Taylor said Riverwood was fortunate to receive an allocation of rapid testing kits, but the numbers of those allocations has continued to drop, which has the hospital limiting that test to patients who arrive facing potential emergency surgery, front-line personnel and patients who are going to be admitted.
Taylor admitted that the return time on testing – which is averaging between two and five days – is a concern.
Taylor also clarified when people should be tested.
“You can have the illness, get tested at the wrong time, get a negative test - and still have the virus,” Taylor said.
Because the prevailing test is the nasal swab test, that test would indicate being tested on day three of the symptoms. Before that, and after day seven of symptoms, the accuracy of the test can drop off.
Adding into the complexity is the fact that not everyone develops symptoms in the same time frame. Most, he said, develop symptoms on days three to five, but some develop symptoms as late as 14 days after exposure.
“Day five to seven is kind of the best chance to find out if you have got it,” he said.
Taylor also addressed masking again, which he admitted is frustrating since the guidelines have changed since the beginning of the pandemic.
“I feel for everyone’s confusion,” he said. “It turns out masking is a lot better than we thought it was.”
He said masks are not a cure-all, but they do limit the spread of the virus because they buy time for someone who is exposed to a person who is contagious.
He admitted he’s not an expert, but that masks are an effective tool right now that people should use.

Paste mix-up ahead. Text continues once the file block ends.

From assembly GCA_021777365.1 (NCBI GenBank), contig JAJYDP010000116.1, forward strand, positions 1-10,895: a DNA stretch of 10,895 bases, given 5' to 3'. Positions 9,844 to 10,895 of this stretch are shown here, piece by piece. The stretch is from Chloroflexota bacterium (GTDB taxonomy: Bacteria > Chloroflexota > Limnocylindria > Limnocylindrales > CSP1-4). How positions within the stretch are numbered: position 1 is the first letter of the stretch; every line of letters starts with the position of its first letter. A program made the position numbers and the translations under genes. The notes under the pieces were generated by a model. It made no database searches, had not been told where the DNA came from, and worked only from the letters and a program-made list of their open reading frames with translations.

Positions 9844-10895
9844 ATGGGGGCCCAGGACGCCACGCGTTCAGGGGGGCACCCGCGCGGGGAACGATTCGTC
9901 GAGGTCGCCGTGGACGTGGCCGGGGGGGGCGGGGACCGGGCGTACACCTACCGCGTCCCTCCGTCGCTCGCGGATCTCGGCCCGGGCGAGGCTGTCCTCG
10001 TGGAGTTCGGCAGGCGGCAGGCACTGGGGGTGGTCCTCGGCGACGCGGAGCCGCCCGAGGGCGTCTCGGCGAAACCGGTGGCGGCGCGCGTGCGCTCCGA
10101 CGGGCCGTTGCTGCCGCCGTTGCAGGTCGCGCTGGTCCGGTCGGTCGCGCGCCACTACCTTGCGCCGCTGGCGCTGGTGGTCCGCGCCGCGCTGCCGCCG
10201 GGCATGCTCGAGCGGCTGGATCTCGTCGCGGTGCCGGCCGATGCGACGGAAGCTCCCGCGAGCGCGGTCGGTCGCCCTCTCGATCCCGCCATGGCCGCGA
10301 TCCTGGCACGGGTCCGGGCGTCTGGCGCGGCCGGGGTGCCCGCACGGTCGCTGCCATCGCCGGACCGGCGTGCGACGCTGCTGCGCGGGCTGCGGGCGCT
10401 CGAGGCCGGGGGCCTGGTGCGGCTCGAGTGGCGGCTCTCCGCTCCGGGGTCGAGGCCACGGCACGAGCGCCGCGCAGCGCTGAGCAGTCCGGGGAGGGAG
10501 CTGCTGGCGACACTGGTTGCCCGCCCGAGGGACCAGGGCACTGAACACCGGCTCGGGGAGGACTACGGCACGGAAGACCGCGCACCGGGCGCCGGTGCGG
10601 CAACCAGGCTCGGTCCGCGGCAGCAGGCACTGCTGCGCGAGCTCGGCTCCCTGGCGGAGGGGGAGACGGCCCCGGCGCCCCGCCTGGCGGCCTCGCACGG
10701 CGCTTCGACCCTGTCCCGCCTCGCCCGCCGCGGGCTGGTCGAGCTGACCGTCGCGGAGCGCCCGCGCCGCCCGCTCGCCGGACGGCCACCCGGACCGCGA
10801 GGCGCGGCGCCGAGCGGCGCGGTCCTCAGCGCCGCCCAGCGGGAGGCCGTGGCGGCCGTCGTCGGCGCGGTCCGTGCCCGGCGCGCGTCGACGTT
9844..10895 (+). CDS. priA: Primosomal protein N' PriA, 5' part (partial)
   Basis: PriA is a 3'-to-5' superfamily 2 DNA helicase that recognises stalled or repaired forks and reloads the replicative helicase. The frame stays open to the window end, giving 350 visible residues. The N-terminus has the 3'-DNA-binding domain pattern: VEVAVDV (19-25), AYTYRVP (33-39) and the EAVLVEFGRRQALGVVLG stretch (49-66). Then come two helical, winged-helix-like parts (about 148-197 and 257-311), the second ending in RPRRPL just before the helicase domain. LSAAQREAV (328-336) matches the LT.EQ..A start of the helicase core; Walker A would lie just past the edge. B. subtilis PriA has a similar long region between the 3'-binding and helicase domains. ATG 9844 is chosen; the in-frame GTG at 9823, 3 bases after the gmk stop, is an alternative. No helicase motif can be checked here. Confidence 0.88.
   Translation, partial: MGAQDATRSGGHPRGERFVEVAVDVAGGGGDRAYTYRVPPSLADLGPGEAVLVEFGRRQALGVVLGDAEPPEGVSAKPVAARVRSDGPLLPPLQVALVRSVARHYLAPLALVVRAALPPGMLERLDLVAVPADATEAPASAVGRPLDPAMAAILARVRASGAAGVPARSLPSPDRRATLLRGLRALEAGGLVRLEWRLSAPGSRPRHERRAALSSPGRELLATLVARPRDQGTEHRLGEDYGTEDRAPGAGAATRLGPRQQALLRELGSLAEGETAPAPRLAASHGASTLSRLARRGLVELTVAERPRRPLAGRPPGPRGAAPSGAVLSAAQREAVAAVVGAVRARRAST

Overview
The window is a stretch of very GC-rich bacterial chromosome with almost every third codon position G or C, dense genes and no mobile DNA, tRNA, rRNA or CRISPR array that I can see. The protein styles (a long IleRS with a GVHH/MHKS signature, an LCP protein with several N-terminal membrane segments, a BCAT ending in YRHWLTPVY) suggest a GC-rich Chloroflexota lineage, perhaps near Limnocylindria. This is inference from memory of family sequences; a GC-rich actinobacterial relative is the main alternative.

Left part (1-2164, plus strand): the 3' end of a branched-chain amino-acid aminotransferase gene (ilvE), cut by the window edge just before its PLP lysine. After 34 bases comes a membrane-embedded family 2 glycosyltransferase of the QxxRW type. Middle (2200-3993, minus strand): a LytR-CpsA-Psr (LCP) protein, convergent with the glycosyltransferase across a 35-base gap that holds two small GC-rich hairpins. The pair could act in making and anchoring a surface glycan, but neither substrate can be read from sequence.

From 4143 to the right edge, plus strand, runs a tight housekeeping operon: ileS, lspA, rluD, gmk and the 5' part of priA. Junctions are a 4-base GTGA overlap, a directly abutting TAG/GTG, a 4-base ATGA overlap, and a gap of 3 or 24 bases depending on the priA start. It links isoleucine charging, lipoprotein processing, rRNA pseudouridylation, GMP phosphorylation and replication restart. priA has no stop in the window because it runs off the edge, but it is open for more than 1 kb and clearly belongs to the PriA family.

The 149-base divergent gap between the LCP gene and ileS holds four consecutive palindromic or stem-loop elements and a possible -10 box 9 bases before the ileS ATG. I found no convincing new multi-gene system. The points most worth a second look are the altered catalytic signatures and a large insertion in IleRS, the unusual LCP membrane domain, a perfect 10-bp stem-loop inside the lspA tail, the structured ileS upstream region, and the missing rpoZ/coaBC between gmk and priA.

The next question had to do with the fact that most people who end up with COVID-19 will have minor symptoms.
Taylor answered that by breaking down the numbers. “Even if 99.5-99.7% of people recover,” he explained, “That is still a huge number of deaths.”
“We’re still talking about half a million deaths, give or take,” he said.
In addition, COVID-19 has a longer recovery time, meaning people are in the hospital longer with severe symptoms.
Taylor pointed out that while COVID-19 isn’t the Black Plague or the Spanish Flu, “It’s more significant than a seasonal flu bug.”
The next question addressed Gov. Tim Walz’s most recent order, which put a four-week pause on a variety of activities around the state – including restaurants, bars and fitness centers.
Most schools in Aitkin County have also gone to distance learning for grades 4-12 through Jan. 15. Taylor said that his opinion is that the youngest students should be in school, but that the problems schools are running into is the staffing situation.
With the deer-hunting season and the holidays, Taylor said he felt that the four-week pause probably wouldn’t be long enough, because not enough adults were following guidelines.
“If we all adhered to the guidelines, we’d be doing a lot better,” he explained. “It’s the adults, the 40-, 50-, 60-year olds, who are spreading the disease.”
Finally, Taylor was asked to address the vaccine situation. He said that the competition between companies and the capital interests involved would likely make the vaccine safe.
“There is inherent incentive to do this as safely as possible, with this speed,” Taylor said. However, he added, “It’s going to be a challenge to get enough doses out.”
Commissioner Laurie Westerlund asked how much the vaccine would cost, and whether it would be affordable.
Taylor said it was his understanding that insurers and insurance companies will cover the vaccine like they would a flu shot.
As for the uninsured, Taylor wasn’t sure, but he added, “We don’t want people charged for something that is a public health measure.”